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By Alison Bruzek
The patient was an older man, living at a nursing facility. He’d originally been admitted to the hospital for surgery to treat a urinary tract infection. But now, lying in his bed at the hospital after the operation, he was convinced that two people were standing outside his room and planning to blow it up.
“We could tell this person was delirious,” says Dr. Eyal Kimchi, a neurologist at Massachusetts General Hospital
Delirium is a complicated syndrome, most common among the hospitalized elderly where it’s estimated 29 to 64 percent of patients have it. However, it’s underreported and researchers estimate as many as two-thirds of cases go undiagnosed.
While usually temporary, it leaves people feeling severely confused. Their brains switch rapidly between mental states, increasing their risk of falling and later brain problems like dementia.
Though the patient’s mind was muddled, the idea of an explosion hadn’t appeared to him out of the blue — he was at the hospital around the time of the Boston Marathon bombing. What had likely happened, says Kimchi, is the patient had begun misattributing the news reports he saw playing on the television to actual life.
And even though that patient fully recovered, some of those delirious thoughts remained. “Ultimately this person said, ‘I know I’m better, I know I was confused, but I also know they were trying to blow up the place,’ ” says Kimchi.
People with delirium can often run the gamut of states, from hyperactive and aggressive to withdrawn and nearly comatose. The causes are not well understood but it’s a combination of a person’s predisposition to delirium as well as an event that sets it off, says Kimchi. These could be “surgery, infections, other sorts of brain injuries like trauma,” he says. “It’s still very hard to predict on an individual basis.”
While there’s not a lot of research on the predictors of delirium, there are ways to prevent it, according to a study released this week in the Journal of the American Medical Association Internal Medicine.
Prevention may be as simple as reminders and attentive care, says, Dr. Tammy Hshieh, a researcher of aging and geriatrics at Brigham and Women’s Hospital and author of the JAMA study. She suggests preventative measures like reorienting patients to where they are, keeping them hydrated and healthy, and ensuring they have hearing aids or glasses or other physical assistance is an effective method to stop delirium.
Hospital staff in delirium prevention programs are trained to help patients get up and get moving soon after surgery, rather than staying bedridden. They also provide companionship and assistance when patients eat meals and even set up ideal sleeping conditions with light music, dim lights and even massages. It sounds like the sort of service anyone might want at the hospital — not just the delirious.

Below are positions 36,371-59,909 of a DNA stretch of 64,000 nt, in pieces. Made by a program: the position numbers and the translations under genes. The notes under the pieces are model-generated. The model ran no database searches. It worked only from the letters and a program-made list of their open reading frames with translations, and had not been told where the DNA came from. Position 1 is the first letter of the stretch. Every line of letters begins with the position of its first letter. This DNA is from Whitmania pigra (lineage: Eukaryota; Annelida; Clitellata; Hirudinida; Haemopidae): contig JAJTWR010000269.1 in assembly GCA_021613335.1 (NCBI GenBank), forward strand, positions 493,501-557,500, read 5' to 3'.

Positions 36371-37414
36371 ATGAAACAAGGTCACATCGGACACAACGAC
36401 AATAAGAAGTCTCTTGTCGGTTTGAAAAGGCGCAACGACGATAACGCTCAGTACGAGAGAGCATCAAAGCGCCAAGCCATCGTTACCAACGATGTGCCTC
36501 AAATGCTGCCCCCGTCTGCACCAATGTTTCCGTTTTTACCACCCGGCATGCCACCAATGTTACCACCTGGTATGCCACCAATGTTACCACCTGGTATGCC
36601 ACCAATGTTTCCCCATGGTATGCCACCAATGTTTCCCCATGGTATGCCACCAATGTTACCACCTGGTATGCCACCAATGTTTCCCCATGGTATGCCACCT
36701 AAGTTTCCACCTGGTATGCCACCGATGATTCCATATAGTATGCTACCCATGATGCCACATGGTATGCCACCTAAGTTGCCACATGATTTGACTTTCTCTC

Hshieh’s findings come from a review of 14 studies including nearly 4,300 patients around the age of 80 between 1999 and 2013.
One widely known preventative strategy is the Hospital Elder Life Program, or HELP, which trains volunteers and hospital staff on how to work with elderly patients. One of the main activities in HELP is orientation.
Orientation is almost a common sense procedure for hospital staff, says Hshieh: “When they come see the patient, reminding them of what day it is, the date, which day of the week, what time of day [and] where they are.” They also try to help the patients keep a good sleep cycle, which means trying to keep from waking them up for checks in the middle of the night.
Hshieh and her team found that using preventative measures like HELP, patients’ odds of delirium were 54 percent lower than those not in the program. In addition, patients’ odds of falling were 62 percent lower. The researchers estimate the savings to Medicare from stopping the falls alone is $4.5 to $6.7 billion.
So why isn’t this program in more hospitals? “Nurses are already doing a lot for the patients,” says Kimchi.
There’s also “no clear way for getting something like this reimbursed so I think a lot of hospital administrators have some hesitation toward investing in the cost of this program upfront.”
Hshieh says: “A lot of the families ask us, ‘Is there a pill they can take? Is there something you can do to fix them?’ ” Being able to tell loved ones they can try certain measures like reminding delirious patients where they are and what they’ve been through is empowering for the families.
While the current favored drugs for delirium are controversial — antipsychotics or sedatives – more targeted solutions in addition to programs like HELP are in the works. Beth Israel Deaconess Medical Center is currently running a study looking at brain scans of patients with delirium to better understand where delirium comes from and how it changes the brain.
But helping delirious patients is more than just addressing a syndrome, it’s helping us treat patients better in hospitals, says Sharon Inouye, developer of the HELP program and director of the Aging Brain Center at Hebrew Senior Life.
“I think delirium...it’s a barometer of how well an older person is doing in the healthcare system,” she says. “When delirium develops it’s a sign that we’re not doing well by that patient.”
That’s why no matter what treatments may come, Inouye says she's a big supporter of TLC: “We need to re-attune to these really humanistic parts of care and not forget about how important they are.”
Alison Bruzek is a science writer in Boston.
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